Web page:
From the National Tribune, 8/9/1900
Dread Days in Dixie
By SILAS W. CROCKER, Co. I, 6th Pa. Reserves, and Co. E, 191st Pa.
[author gives a description of his prior service in the
Pa. Reserves, and his capture on 8/19/1864 at Petersburg - not transcribed.]
When all the descriptive lists were made it was nearly
dark, and we were ordered to “fall in” in four ranks. It was raining hard at
this time, and we went “on to Richmond” in a style that was anything but
pleasant to me. It soon became what I considered the darkest night and the
muddiest road I had ever contended with. We were obliged to keep in the middle
of the road, and it seemed to me that the mud had only other mud for a
foundation and so on down indefinitely. Virginia mud always was the stickiest
substance I ever tried to walk through, but this road did beat all.
We floundered along perhaps half way to Richmond, the
distance between the two cities being about 20 miles as I remember, when, for
the reason, as I then understood it, that the guards could not keep up through
the brush that lined the sides of the road most of the way and watch us at the
same time, we were halted at a way station on the Petersburg and Richmond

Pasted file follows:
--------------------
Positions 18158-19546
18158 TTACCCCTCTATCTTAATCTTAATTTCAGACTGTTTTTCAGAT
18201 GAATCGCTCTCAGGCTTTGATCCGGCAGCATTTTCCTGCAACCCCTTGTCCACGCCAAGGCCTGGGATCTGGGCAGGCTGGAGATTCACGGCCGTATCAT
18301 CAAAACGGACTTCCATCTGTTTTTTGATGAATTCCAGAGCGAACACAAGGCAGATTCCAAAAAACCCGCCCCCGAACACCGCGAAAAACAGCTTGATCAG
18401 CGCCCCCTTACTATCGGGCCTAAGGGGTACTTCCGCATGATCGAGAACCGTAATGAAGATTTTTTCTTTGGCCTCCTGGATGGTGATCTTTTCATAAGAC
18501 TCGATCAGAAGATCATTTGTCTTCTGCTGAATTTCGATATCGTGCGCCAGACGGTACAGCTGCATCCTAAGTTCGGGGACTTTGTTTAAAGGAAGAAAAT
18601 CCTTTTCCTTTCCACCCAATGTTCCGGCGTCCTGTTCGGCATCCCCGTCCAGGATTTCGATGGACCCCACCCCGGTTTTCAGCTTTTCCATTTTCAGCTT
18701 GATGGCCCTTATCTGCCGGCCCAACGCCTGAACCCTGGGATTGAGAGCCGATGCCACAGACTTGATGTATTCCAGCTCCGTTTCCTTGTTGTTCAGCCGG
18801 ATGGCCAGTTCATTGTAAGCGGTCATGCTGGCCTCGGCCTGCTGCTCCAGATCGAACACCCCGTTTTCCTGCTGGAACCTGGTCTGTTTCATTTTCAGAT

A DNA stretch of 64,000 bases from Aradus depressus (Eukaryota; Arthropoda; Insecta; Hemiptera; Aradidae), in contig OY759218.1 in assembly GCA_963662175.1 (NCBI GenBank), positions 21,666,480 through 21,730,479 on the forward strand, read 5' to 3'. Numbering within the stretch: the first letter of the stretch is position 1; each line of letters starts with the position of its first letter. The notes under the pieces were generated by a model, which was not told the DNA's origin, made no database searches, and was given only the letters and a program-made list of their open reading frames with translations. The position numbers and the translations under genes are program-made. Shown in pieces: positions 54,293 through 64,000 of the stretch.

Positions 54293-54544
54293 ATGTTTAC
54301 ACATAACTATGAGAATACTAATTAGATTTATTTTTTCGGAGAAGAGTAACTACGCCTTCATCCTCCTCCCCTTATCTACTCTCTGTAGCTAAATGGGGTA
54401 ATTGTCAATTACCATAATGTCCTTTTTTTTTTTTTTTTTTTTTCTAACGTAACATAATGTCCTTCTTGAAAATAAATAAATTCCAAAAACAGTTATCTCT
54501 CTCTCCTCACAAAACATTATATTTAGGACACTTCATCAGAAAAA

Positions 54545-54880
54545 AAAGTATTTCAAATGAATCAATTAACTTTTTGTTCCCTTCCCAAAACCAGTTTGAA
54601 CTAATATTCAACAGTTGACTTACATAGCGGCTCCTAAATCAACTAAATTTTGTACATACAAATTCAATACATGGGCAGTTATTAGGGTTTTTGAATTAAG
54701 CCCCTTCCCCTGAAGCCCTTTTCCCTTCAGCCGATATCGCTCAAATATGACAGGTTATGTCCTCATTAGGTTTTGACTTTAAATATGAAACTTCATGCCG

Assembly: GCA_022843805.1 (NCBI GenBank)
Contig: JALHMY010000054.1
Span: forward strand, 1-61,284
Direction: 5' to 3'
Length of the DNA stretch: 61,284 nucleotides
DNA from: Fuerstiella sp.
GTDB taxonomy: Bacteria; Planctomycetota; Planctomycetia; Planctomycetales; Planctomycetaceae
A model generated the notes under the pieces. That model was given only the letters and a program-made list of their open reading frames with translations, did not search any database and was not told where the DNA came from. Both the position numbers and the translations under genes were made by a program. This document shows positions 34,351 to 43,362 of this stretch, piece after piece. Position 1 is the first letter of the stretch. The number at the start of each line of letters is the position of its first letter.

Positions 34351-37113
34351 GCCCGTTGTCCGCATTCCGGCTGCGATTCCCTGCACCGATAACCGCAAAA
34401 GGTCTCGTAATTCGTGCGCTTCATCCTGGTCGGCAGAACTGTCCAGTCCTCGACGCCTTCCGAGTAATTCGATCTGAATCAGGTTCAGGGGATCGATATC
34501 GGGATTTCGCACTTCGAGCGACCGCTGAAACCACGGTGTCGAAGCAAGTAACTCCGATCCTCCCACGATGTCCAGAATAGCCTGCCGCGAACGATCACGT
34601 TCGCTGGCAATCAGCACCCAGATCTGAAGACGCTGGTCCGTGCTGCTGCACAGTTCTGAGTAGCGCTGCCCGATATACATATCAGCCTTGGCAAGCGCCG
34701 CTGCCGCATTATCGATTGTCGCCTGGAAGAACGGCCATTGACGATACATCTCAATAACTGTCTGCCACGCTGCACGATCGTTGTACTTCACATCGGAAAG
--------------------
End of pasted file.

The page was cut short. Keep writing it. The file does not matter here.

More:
Railroad, and after waiting an hour or two were loaded on a train of cattle-cars
and made the remainder of the trip in a manner more suitable to our feelings.
It being dark, we did not object to the kind of coaches we
were asked to ride in. I felt very grateful toward my captors for the change, as
I was tired to start with, and pulling myself through the mud had not tended to
rest me much.
Soon after daylight our train arrived at Manchester, a
little town just across the James River from Richmond, and now for the first
time my eyes rested on the city that had been the goal of my boyish ambition for
the past three and a half weary years. I cannot say, however, that this ambition
was entirely gratified by the sight, and when half an hour later I marched
across the bridge over James River and was fairly within the Capital City of the
so-called Southern Confederacy, I did not feel at all like the conquering hero I
had pictured myself when I should proudly march through its streets.
On turning the corner of Carey street toward the already
famous Libby Prison a ragged newsboy called out to us:
“Say, Yanks, is you’uns the advance guard of Grant’s army?”
My heart sank, and I felt that life had indeed lost its charm. In a few minutes
the great doors of Libby closed behind me, and now for a time hope even deserted
me, for till that moment I had not fairly realized the fact that I was actually
Soon the gnawings of hunger made me remember that I had not
eaten a mouthful for two nights and a day, and I began to wonder if meal time
came around at the same hours here that were customary farther north. My reverie
on this subject was interrupted by the entrance of a rebel officer, dressed in a